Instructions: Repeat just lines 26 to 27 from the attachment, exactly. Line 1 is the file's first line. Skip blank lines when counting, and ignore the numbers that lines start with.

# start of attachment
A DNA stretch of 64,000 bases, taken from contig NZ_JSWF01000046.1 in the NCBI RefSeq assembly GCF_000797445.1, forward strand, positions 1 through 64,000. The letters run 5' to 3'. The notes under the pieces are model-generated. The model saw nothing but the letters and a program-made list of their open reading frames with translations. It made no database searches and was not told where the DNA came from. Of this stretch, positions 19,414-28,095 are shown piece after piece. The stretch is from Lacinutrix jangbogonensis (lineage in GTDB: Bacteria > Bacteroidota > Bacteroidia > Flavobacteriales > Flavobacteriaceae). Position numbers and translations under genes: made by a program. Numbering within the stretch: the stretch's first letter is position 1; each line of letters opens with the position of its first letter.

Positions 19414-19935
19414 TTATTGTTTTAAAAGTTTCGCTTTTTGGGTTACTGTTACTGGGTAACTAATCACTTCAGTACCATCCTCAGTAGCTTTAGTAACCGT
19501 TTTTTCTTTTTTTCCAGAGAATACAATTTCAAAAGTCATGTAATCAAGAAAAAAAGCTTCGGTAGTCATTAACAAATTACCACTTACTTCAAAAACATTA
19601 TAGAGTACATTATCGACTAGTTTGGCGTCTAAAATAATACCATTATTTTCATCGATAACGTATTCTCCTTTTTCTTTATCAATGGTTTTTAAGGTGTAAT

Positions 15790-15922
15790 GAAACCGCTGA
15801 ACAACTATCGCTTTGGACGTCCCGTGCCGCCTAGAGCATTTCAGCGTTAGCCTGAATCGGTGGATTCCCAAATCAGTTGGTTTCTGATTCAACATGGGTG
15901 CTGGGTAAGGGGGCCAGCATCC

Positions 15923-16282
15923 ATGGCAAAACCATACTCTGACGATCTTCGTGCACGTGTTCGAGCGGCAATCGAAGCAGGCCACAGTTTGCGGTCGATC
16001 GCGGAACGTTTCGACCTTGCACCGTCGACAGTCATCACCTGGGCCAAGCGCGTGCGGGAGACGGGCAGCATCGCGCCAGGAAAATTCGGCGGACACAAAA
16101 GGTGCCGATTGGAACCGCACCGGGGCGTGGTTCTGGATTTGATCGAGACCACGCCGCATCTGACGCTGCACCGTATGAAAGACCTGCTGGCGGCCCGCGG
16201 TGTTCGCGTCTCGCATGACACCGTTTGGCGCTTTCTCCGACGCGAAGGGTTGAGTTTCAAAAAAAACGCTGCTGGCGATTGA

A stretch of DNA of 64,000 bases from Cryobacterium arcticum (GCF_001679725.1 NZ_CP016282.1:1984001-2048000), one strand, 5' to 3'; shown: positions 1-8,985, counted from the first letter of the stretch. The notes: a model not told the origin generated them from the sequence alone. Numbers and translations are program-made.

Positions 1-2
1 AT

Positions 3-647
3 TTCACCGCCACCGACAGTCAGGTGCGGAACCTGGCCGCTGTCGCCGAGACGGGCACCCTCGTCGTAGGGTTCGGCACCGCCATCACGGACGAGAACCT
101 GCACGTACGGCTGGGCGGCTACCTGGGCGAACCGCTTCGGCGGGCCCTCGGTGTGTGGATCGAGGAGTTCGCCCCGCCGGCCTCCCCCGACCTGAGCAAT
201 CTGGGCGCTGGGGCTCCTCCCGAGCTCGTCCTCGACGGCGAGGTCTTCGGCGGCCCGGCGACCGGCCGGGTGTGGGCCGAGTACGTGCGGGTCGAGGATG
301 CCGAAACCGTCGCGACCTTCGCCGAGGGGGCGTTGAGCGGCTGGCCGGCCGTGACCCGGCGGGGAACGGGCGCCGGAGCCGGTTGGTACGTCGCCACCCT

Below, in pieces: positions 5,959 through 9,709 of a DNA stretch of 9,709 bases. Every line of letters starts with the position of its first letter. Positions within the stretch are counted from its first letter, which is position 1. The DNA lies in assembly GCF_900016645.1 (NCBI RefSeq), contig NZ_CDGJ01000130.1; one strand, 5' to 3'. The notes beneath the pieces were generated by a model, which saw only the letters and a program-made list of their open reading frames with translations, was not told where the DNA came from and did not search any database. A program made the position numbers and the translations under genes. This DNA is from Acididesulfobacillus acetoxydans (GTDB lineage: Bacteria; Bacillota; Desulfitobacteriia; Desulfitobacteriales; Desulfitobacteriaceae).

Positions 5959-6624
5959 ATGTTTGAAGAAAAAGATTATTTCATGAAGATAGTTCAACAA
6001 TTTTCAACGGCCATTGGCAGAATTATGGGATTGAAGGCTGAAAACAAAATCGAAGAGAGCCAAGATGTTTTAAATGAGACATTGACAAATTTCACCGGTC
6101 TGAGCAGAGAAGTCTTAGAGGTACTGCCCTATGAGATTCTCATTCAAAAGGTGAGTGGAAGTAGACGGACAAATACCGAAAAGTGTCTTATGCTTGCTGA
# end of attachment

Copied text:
6001 TTTTCAACGGCCATTGGCAGAATTATGGGATTGAAGGCTGAAAACAAAATCGAAGAGAGCCAAGATGTTTTAAATGAGACATTGACAAATTTCACCGGTC
6101 TGAGCAGAGAAGTCTTAGAGGTACTGCCCTATGAGATTCTCATTCAAAAGGTGAGTGGAAGTAGACGGACAAATACCGAAAAGTGTCTTATGCTTGCTGA